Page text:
Microsoft Patents Multi-Screen Three-Way Video Call Method


Microsoft has now filed a patent, under U.S. Patent Number US 10,015,442 B1, that outlines a new method for improving three-way video on devices with multiple screens. To illustrate that, the software giant imagines a handset or "mobile computing device" that ships with two screens folding on a hinge. A camera resides just above each of the screens. To begin with, an algorithm is utilized to determine whether conditions are met to implement the method – whether or not compatible hardware is being used. Then, incoming feeds from users participating in the video call are split between the two screens. For example, in a situation where three individuals are in the video conference, the user on the multi-screen device will see the second participant on the first screen and the third on the second screen. Based on the patent images, that will create a degree of separation between participants while still allowing users with a laptop, webcam, or single-screen and camera configuration to take part.

The design also allows for two users to engage in the video call on a single device. That's thanks to the inclusion of the two forward-facing cameras. Presumably, the method also allows for folding or hinged smartphones with a single camera but those with multiple front sensors in the above-mentioned configuration would obviously benefit the most. For those devices, the method uses both of the shooters and then effectively pushes each out on its own outgoing stream. In short, that means the first user is streamed using the first camera, while user two is relayed by the second sensor. The patent also shows the rear camera being used at the same time, allowing the user's surroundings to be shown alongside their face in a real-time video chat. For conference calls, that would enable multiple participants to get involved with just one small form factor portable device and for remote documenting or viewing of progress from a job site.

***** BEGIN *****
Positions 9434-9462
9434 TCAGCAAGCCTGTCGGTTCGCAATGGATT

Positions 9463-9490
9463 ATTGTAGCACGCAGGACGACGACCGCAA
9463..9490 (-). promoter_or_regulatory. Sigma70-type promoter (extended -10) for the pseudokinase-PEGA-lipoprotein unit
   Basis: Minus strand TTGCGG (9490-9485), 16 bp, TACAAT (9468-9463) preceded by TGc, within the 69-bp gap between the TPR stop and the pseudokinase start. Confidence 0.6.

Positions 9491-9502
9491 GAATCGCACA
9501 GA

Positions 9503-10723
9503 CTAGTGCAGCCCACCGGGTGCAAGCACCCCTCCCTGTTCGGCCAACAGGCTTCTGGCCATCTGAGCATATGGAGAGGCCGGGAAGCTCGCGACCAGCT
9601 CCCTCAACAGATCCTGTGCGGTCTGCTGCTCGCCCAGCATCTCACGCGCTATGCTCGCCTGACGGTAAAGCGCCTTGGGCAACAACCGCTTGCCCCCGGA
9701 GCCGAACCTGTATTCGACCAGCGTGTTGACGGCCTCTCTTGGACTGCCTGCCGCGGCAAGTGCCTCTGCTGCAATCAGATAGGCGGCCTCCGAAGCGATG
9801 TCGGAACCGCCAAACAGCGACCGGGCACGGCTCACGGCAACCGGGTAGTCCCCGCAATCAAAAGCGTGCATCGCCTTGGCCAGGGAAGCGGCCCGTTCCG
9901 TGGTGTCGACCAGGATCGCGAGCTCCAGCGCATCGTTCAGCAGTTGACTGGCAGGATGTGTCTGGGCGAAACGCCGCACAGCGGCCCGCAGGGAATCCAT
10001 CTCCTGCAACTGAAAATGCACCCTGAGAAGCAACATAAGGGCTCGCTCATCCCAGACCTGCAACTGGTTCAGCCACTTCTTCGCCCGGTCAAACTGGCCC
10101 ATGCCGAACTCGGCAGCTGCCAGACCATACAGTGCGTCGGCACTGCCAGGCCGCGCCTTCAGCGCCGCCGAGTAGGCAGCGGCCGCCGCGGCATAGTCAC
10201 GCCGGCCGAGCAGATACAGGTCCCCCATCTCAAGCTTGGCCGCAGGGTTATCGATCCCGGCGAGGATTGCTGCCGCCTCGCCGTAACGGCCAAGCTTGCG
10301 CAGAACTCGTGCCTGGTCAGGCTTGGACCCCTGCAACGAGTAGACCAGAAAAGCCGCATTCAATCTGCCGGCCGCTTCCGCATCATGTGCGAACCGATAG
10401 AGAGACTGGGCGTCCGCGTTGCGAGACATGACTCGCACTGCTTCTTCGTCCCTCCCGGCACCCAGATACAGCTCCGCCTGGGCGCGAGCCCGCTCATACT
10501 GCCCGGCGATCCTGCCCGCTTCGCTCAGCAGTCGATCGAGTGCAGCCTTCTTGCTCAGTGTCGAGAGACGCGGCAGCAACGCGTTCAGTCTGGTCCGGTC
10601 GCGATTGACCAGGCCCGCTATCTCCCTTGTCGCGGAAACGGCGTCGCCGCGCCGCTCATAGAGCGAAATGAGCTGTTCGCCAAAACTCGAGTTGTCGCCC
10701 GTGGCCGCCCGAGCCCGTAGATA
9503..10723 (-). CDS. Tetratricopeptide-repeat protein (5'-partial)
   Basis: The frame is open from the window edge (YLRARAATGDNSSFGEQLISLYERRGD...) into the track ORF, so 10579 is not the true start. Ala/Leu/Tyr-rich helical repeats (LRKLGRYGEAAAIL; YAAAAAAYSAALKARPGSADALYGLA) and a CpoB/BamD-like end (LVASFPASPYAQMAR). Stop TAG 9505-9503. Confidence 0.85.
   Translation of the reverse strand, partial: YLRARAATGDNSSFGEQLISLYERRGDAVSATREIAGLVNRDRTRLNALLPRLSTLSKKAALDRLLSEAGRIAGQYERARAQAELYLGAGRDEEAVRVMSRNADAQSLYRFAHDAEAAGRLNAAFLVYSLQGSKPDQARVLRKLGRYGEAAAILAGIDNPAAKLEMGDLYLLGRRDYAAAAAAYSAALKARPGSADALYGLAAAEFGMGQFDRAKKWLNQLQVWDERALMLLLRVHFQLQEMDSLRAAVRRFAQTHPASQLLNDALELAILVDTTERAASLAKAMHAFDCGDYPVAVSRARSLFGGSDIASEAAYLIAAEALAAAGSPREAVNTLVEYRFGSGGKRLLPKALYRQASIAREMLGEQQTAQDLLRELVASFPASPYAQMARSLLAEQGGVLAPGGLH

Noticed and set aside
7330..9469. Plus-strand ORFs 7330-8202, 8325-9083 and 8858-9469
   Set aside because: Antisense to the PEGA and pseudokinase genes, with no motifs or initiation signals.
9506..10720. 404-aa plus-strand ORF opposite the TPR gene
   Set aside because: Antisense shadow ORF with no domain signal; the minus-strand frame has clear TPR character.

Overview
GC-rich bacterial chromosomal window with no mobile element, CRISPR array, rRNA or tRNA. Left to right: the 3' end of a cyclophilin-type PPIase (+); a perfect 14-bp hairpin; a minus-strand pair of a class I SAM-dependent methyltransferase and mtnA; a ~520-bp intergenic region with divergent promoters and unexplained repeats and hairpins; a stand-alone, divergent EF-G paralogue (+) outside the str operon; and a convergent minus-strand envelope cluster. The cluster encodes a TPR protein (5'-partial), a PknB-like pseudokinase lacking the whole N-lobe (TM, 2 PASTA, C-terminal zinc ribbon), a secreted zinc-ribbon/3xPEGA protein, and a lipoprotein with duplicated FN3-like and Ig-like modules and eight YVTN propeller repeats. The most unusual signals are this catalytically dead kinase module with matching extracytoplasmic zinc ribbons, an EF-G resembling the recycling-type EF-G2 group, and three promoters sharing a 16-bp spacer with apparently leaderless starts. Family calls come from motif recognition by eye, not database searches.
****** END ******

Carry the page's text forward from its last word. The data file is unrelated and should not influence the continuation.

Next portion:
Of course, the patent doesn't appear to be intended to cover the device itself at all. However, it isn't unreasonable to expect that the company might have hardware in the works to take advantage of the method. In the meantime, Microsoft may intend for the patent to be used in its own video conferencing software – namely, Skype. That would make sense since the mobile and web applications are among those commonly used in enterprise environments for conducting business communications. Simultaneously, this type of feature may be useful for any user on Android since multi-screen and folding devices have begun to take priority for so many manufacturers.


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Junior Editor

Daniel has been writing for AndroidHeadlines since 2016. As a Senior Staff Writer for the site, Daniel specializes in reviewing a diverse range of technology products and covering topics related to Chrome OS and Chromebooks. Daniel holds a Bachelor’s Degree in Software Engineering and has a background in Writing and Graphics Design that drives his passion for Android, Google products, the science behind the technology, and the direction it's heading. Contact him at [email protected]

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